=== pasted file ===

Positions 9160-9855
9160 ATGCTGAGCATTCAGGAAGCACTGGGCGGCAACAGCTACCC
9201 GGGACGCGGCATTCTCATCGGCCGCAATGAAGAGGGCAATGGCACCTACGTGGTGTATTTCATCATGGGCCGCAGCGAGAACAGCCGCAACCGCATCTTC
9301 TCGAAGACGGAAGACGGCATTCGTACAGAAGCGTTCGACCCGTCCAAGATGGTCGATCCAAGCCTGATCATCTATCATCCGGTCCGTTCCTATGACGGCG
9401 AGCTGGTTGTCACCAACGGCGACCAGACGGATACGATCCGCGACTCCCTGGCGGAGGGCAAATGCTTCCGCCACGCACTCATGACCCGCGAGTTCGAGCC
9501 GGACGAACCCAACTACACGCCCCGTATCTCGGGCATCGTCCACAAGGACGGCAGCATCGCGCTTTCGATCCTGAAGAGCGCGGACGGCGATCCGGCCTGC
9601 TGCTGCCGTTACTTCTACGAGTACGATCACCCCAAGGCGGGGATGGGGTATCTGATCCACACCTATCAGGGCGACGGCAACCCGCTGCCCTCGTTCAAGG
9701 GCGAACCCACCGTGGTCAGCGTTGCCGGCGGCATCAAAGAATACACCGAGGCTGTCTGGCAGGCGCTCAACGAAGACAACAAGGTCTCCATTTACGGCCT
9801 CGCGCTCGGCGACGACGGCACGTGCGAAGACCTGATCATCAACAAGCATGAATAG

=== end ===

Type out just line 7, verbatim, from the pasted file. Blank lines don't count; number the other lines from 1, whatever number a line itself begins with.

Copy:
9601 TGCTGCCGTTACTTCTACGAGTACGATCACCCCAAGGCGGGGATGGGGTATCTGATCCACACCTATCAGGGCGACGGCAACCCGCTGCCCTCGTTCAAGG